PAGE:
Spatial locations. Strictly speaking, a spatial location represents a single point in the Euclidean space. Another, more intuitive term for spatial location is therefore position. It is usually expressed by means of two- or three-dimensional coordinates, which are given as a vector of numbers, each of it fixing the position in one dimension. In contrast to descriptive locations, positions are not used in our everyday life, because people prefer to orientate in terms of geographical objects instead of using coordinates. However, spatial location is indispensable for professional applications like aviation or shipping, which depend on the availability of highly precise and accurate location information. The concept of spatial locations also provides the basis for surveying and mapping of descriptive locations.
Network locations. Network locations refer to the topology of a communications network, for example, the Internet or cellular systems like GSM. These networks are composed of many local networks, sometimes also referred to as subnetworks, connected among each other by a hierarchical topology of trunk circuits and backbones. Service provisioning in these networks assumes that the location of the user's device with respect to the network topology is known. This is achieved by network addresses that contain routing information, in combination with directory services, for mapping numbers, identifiers, or names of another scheme onto the network address. For example, in the Internet a network location refers to a local network which is identified by means of its IP address. In mobile networks, on the other hand, a network location is related to a base station a mobile terminal is currently attached to.
Hence, an important function of new the framework is the integration (or maybe better say translation) between the different categories of locations. If positioning delivers a spatial or network location, it must often be mapped onto a descriptive location in order to be interpretable by the respective user. On the other hand, a descriptive location might be transferred into a spatial location in order to relate it with other locations, for example, as it is required for distance calculations. In another example, it might be necessary to translate a spatial or descriptive location into a network location to support location-based routing.
Geographic Information System (GIS), is the essential key technologies for fulfilling these tasks.
GIS, comparing to "classical" information systems, has unique features:
- Underlying levels of abstraction
- Map Analysis, Modeling and Visualization
The upper layer in a GIS, the so-called geographic data model, provides a conceptual view of geographic content in terms of units called features. A feature represents a real-world entity, for example, a building, road, river, country, or city.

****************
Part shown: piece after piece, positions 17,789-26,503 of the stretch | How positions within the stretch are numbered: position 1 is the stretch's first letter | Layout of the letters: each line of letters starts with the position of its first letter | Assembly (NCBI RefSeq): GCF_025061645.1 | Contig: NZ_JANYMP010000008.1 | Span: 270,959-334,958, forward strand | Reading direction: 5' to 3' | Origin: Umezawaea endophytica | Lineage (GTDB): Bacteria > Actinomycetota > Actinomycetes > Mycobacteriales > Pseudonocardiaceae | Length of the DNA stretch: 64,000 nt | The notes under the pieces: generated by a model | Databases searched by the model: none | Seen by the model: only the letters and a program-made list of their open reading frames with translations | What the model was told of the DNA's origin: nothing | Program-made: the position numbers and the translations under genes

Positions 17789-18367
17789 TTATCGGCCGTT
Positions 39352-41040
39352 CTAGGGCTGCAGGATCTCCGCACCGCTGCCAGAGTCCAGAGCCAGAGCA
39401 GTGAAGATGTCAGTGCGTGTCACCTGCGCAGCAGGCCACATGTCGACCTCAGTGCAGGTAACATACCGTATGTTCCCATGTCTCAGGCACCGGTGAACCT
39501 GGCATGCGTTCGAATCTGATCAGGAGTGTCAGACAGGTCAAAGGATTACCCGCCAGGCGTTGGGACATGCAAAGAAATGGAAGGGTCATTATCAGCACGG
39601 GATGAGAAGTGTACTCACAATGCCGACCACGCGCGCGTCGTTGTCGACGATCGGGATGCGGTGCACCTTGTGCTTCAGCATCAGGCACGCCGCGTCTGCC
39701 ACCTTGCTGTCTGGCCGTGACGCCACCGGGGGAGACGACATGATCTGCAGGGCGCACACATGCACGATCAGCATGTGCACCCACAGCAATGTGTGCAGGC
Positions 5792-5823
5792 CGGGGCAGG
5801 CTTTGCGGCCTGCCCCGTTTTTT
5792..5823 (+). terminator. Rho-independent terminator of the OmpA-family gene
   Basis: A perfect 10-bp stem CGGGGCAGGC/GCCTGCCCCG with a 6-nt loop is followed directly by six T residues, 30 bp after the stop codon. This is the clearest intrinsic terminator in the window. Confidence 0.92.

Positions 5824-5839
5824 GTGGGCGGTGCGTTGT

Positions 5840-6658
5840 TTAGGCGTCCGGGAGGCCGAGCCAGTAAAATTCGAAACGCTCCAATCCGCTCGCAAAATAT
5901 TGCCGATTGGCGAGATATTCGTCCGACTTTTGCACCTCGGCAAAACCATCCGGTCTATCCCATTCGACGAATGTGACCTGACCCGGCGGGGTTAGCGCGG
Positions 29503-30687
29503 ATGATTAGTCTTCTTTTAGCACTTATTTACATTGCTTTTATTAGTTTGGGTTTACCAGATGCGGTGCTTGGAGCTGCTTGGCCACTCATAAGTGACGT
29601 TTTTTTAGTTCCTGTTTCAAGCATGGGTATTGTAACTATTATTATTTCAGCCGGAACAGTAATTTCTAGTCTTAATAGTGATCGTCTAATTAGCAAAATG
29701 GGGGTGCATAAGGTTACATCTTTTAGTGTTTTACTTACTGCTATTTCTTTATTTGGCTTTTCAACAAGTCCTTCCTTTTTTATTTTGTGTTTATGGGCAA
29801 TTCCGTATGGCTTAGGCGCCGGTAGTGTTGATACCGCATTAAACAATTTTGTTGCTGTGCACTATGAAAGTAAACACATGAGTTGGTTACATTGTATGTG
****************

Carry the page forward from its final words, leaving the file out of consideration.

The lower layer consists of a spatial component, which fixes its location, shape, and topological relationship with other entities, and a description, which provides non-spatial information about the entity, for example, the name of a city or road, or the population of a country. Each feature has a well-defined set of operations, which is tailored to the type of real-world entity it represents.
The relation, real-world entity=spatial component+non-spatial information, enables GIS to be implemented in the different forms and the different level.
GIS was often misunderstood and presented simple as "tool to produce map". As GIS continued its evolution, the emphasis turned from just simple show the map as descriptive query to map as the result of analysis.
As well, the new approach to generate maps could be applied. Using the previously mentioned concept of two components, it is possible to use underlying structure to produce the map which is not anymore just simple geographic representation. This "map" or better say "map presentation" of the "space" could be generated using only spatial component, only non-spatial information or combination spatial&non-spatial data.
The important feature of this approach is that spatial information could be represented numerically. This will enable spatial statistics which will combine the measurements at location (numbers!) and location itself (spatial data!) to create the new map presentation.
It is important to highlight the visualization of GIS. The radical change in historical 2D maps is already happening. Multimedia progress is very fast which brings new forms. Maps are already "enriched" with hyperlinks, 3D terrain, photos, video etc. all the data related with that location.